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Artist Transforms Discarded Books Into Charming Tissue Boxes With Embroidered Handkerchiefs

Tissue books by Inès Mélia

Discovering old books is like finding hidden treasure for many literary lovers. But for French artist Inès Mélia, they provide the perfect canvas for her art. She finds abandoned books on the streets of Paris and transforms them into charming tissue boxes. Through her series, titled Domestic Life, Mélia “question[s] the mundane with humor, and explore[s] how creativity can reveal the possibles in the real—oh too real.”

There’s something quite somber about previously loved books that have been kicked to the curb, but Mélia finds a meta solution to that sadness with her artistry. By turning “cult castoff books” into tissue boxes, the books themselves seem to mourn their own past lives. In a bid to give each novel a new lease on life, Mélia lovingly transforms them into works of art. The artist cuts out holes in their hard covers, and decorates them with seeds and other found elements.

Inside, the pages are replaced with a handkerchief that’s been embroidered with one of the book’s last sentences. For a book called Burns’ Poems, the handkerchief is hand-stitched with the words, “Oh my luve’s like a red, red rose.” And in another piece, Mélia includes a quote from the French version of Ernest Hemingway's Fifty Grand (Cinquante Mille Dollars).

Scroll down to check out Mélia’s handmade Tissue Books below and buy your own from her collection via her online shop.

French artist Inès Mélia finds abandoned books on the streets of Paris and transforms them into charming tissue boxes.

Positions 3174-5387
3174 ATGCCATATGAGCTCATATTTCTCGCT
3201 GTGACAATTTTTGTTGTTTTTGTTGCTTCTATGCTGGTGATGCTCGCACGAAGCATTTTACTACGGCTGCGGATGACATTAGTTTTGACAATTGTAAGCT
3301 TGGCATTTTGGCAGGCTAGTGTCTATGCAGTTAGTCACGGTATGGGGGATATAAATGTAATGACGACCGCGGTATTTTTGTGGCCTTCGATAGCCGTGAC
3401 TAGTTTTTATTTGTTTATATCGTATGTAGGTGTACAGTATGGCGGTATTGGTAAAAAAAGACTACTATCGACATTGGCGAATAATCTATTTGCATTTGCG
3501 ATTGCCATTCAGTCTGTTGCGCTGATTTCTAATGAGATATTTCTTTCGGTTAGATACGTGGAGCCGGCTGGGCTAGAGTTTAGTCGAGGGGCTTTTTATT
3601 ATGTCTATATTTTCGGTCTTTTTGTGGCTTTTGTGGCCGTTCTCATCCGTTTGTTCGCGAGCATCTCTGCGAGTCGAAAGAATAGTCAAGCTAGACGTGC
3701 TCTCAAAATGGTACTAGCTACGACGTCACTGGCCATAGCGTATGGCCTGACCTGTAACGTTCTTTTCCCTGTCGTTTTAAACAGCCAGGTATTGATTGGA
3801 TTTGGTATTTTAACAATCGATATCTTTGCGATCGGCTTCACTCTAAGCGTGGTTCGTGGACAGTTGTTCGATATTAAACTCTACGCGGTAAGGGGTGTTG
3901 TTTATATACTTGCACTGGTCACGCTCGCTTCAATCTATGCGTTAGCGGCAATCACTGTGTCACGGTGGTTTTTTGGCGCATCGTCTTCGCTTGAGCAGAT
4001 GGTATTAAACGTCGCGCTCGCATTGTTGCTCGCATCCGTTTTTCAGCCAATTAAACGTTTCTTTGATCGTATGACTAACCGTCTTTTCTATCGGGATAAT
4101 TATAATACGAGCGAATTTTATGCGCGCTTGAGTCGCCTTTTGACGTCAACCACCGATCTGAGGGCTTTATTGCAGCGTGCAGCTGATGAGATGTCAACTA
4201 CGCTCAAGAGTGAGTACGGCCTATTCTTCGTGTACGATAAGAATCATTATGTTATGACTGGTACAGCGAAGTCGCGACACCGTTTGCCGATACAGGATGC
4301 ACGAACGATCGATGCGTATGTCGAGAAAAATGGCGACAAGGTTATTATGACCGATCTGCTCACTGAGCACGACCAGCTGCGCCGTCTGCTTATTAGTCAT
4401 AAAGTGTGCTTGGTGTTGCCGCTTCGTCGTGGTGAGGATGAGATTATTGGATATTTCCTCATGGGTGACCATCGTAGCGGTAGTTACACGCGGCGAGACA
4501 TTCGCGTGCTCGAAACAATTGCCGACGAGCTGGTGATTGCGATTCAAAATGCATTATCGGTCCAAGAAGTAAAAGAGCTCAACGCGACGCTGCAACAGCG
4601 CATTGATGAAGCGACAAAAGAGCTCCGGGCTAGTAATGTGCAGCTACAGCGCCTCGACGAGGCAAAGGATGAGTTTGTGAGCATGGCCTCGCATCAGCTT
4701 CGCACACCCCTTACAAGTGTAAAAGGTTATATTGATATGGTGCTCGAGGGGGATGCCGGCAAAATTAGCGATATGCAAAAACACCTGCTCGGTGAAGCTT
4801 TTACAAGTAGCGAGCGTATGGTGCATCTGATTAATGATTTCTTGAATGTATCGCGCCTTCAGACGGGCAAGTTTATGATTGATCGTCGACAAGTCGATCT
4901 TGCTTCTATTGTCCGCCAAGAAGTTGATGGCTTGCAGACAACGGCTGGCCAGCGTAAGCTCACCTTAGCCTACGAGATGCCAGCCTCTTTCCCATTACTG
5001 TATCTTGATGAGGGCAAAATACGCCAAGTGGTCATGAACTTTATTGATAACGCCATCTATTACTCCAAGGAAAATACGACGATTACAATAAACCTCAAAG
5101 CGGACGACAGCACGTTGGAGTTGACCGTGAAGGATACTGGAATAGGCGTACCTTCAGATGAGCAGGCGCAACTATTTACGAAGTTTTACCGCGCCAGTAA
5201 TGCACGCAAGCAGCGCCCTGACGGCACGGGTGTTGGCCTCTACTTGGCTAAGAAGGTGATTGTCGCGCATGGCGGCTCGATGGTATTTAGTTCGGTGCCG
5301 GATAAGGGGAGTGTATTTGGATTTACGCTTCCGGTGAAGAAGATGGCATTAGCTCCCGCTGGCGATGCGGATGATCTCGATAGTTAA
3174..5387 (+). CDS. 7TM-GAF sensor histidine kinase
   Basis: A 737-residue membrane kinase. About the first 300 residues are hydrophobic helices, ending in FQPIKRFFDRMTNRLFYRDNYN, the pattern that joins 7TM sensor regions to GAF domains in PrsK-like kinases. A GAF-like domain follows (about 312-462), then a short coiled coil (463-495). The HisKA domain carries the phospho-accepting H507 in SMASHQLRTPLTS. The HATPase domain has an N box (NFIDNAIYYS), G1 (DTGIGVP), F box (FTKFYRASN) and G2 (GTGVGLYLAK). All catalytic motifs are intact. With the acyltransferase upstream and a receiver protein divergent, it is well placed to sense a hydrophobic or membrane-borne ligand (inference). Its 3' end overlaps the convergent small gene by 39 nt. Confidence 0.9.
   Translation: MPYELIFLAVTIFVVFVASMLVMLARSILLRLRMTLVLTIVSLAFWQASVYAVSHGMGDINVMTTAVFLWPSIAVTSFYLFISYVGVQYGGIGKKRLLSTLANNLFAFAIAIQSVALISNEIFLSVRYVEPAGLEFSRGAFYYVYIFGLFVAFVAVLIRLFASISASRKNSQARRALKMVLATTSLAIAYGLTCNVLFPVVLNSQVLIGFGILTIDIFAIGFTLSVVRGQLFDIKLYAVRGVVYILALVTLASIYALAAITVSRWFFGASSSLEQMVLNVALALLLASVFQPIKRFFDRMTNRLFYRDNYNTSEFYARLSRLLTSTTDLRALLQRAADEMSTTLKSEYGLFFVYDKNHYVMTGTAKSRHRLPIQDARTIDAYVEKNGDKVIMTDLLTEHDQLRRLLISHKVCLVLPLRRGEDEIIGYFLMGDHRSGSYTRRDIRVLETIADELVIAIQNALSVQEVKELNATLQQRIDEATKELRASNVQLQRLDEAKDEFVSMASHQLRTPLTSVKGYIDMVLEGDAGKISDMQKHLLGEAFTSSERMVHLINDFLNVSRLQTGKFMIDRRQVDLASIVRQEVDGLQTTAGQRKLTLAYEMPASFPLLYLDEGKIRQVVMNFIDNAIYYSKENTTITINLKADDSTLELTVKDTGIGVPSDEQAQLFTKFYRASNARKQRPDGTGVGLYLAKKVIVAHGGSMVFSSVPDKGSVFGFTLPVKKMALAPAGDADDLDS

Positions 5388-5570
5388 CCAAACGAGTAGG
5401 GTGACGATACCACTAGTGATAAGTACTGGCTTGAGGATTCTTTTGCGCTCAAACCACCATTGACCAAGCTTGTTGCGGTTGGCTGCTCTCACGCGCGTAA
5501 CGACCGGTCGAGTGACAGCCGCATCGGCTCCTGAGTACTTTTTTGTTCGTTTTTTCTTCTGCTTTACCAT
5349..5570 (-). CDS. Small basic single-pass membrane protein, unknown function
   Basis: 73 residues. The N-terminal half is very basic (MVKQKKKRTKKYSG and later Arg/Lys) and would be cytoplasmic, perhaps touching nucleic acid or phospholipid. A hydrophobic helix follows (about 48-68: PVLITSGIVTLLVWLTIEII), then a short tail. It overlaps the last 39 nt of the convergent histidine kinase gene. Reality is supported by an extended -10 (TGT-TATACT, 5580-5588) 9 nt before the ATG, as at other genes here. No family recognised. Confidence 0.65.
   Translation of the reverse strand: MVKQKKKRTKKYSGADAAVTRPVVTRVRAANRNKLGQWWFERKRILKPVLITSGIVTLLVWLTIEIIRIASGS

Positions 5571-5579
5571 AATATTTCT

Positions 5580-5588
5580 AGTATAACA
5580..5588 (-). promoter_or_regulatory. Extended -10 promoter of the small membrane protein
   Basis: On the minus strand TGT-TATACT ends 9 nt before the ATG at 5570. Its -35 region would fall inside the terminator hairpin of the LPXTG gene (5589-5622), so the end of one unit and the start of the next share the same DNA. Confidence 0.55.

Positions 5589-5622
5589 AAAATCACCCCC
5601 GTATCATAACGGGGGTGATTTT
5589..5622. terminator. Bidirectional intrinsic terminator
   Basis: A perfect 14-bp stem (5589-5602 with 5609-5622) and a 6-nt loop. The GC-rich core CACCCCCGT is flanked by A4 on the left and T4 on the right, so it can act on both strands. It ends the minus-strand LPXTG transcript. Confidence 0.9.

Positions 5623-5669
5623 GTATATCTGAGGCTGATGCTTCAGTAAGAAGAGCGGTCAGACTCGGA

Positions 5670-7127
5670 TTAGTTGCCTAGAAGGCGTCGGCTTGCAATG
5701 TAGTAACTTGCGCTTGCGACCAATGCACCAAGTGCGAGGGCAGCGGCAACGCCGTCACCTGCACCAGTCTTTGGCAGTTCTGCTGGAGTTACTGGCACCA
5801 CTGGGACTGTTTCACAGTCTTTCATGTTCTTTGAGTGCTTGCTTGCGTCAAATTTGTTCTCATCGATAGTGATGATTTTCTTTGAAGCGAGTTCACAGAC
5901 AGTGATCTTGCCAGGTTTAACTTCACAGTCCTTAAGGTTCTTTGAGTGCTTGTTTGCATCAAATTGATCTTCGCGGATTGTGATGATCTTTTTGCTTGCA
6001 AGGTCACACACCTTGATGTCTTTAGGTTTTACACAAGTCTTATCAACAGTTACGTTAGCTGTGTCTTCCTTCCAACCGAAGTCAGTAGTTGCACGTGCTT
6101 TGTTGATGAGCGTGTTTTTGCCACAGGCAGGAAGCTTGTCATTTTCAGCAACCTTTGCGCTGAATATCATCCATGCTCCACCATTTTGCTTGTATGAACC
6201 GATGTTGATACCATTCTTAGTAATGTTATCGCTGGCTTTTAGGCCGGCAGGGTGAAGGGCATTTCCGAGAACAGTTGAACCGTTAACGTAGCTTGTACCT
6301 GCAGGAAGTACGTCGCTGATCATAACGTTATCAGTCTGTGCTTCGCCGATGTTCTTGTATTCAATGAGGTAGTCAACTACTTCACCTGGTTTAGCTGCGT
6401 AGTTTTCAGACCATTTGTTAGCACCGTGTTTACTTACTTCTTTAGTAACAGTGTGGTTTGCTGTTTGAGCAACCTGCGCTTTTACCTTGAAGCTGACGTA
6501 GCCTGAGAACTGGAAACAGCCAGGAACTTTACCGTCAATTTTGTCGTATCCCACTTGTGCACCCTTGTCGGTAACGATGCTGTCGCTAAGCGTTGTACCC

Tissue books by Inès MéliaTissue books by Inès MéliaTissue books by Inès MéliaTissue books by Inès MéliaTissue books by Inès MéliaTissue books by Inès MéliaTissue Books by Inès MéliaTissue Books by Inès Mélia

The books' pages are replaced with a handkerchief that’s been embroidered with one of its last sentences .

Tissue books by Inès MéliaTissue books by Inès MéliaTissue books by Inès MéliaInès Mélia: Instagram

My Modern Met granted permission to feature photos by Inès Mélia.

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Emma Taggart

Emma Taggart is a Contributing Writer at My Modern Met. Originally from Northern Ireland, she is an artist now based in Berlin. After graduating with a BA in Fashion and Textile Design in 2013, Emma decided to combine her love of art with her passion for writing. Emma has contributed to various art and culture publications, with an aim to promote and share the work of inspiring modern creatives. While she writes every day, she’s also devoted to her own creative outlet—Emma hand-draws illustrations and is currently learning 2D animation.
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